Relativity Space to Develop Sensors to Detect 3D Printing Flaws in Real Time with NASA Award

NASA has selected Relativity Space for that a Small Business Innovation Research (SBIR) award that will allow the company to continue developing a suite of sensors capable of real-time detection of flaws in 3D printing.

“At this time, we do not perform automatic, real-time defect detection, but the company has developed significant elements that when integrated together demonstrate the capability for real-time in-situ flaw detection. We use sensors and cameras to collect data on multi-dimension time series; real-time processing elements to review camera and time series data; and closed-feedback loops to modify print deposition parameters,” the company said in the project summary.

Relativity Space, which is 3D printing its launch vehicle, said the suite of sensors will have a variety of uses both on Earth and in space.

“Automatic defect detection are a key enabler for 3D printing off planet and as such has wide-ranging potential applications for NASA, including for in-situ manufacturing, on-demand manufacturing from feedstock, manufacturing objects that cannot be launched from Earth due either to payload fairing volume limits or launch loads, and the ability to design missions in novel ways to reduce cost. For example, mission elements not needed for ascent from Earth—such as habitat components—could be manufactured from a printer on the surface of the Moon.” the company said.

The SBIR Phase II award is worth up to $750,000 for the 24-month project.

A summary of the proposal follows.

Relativity Space: 3D Printing the Future
Subtopic: Real Time Defect Detection, Identification and Correction
in Wire-Feed Additive Manufacturing Processes
Award: up to $750,000

Relativity Space, Inc.
Long Beach, CA

Principal Investigator: Jeffrey Campbell

Estimated Technology Readiness Level (TRL)
Begin: 3
End: 6

Duration: 24 months

Technical Abstract

Relativity is the only company dedicated to printing an entire launch vehicle. To that end, the company has created the world’s largest metal 3D printer platform, Stargate. At this time, we do not perform automatic, real-time defect detection, but the company has developed significant elements that when integrated together demonstrate the capability for real-time in-situ flaw detection. We use sensors and cameras to collect data on multi-dimension time series; real-time processing elements to review camera and time series data; and closed-feedback loops to modify print deposition parameters.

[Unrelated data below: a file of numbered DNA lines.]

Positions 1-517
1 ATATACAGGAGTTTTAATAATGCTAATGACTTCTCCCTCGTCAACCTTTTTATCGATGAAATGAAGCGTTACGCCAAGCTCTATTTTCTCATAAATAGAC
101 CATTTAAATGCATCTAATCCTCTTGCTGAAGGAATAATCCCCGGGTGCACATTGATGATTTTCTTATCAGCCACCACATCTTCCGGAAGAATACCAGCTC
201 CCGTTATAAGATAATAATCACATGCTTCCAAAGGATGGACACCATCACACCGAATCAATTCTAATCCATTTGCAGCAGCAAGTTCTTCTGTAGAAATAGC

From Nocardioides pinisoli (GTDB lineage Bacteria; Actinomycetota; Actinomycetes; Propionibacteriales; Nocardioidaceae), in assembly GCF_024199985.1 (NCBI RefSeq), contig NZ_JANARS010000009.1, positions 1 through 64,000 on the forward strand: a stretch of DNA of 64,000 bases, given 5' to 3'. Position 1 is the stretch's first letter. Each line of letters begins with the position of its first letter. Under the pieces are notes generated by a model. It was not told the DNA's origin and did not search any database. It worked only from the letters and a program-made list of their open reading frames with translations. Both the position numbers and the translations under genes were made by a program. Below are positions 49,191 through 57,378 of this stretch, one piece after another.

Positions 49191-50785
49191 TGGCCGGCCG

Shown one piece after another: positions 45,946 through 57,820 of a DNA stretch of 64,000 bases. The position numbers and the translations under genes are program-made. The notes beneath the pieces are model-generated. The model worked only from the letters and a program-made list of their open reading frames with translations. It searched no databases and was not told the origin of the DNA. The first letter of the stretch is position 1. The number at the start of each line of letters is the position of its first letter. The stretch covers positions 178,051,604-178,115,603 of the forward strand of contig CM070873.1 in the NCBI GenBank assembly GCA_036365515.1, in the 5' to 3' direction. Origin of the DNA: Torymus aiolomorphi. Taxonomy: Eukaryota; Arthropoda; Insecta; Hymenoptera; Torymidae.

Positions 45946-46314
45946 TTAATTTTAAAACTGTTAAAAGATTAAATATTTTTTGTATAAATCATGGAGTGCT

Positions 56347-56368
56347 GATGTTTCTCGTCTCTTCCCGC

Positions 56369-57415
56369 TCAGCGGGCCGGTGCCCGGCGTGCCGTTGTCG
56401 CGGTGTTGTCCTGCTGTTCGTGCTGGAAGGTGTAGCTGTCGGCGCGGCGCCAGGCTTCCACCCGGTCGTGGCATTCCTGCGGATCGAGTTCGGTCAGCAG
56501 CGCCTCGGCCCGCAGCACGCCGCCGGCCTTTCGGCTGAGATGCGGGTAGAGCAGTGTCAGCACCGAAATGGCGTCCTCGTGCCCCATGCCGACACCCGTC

As part of our Phase II effort over the course of 24 months, we propose to mature our entire suite of sensors to a TRL of 6. To that end, we propose to:

  • Complete the integration of volumetric-flaw detection sensors into our production-class printers.
  • Train our flaw-detection algorithms to work with our detection sensors.
  • Conduct trade studies of our algorithms.
  • Integrate and validate our algorithms with our production printers, continuing to train them to detect and classify the types of flaws that would cause us to stop a print.

The above work would be in line with our standing goal of using machine learning to automatically respond to a defect and remove/replace it.

Potential NASA Applications

Automatic defect detection are a key enabler for 3D printing off planet and as such has wide-ranging potential applications for NASA, including for in-situ manufacturing, on-demand manufacturing from feedstock, manufacturing objects that cannot be launched from Earth due either to payload fairing volume limits or launch loads, and the ability to design missions in novel ways to reduce cost. For example, mission elements not needed for ascent from Earth—such as habitat components—could be manufactured from a printer on the surface of the Moon.

Potential Non-NASA Applications

Potential non-NASA applications include those in large, low-volume structures manufacturing, such as makers of industrial pipe, automotive equipment, real-time imaging, and non-destructive testing across the construction, oil, and gas industries.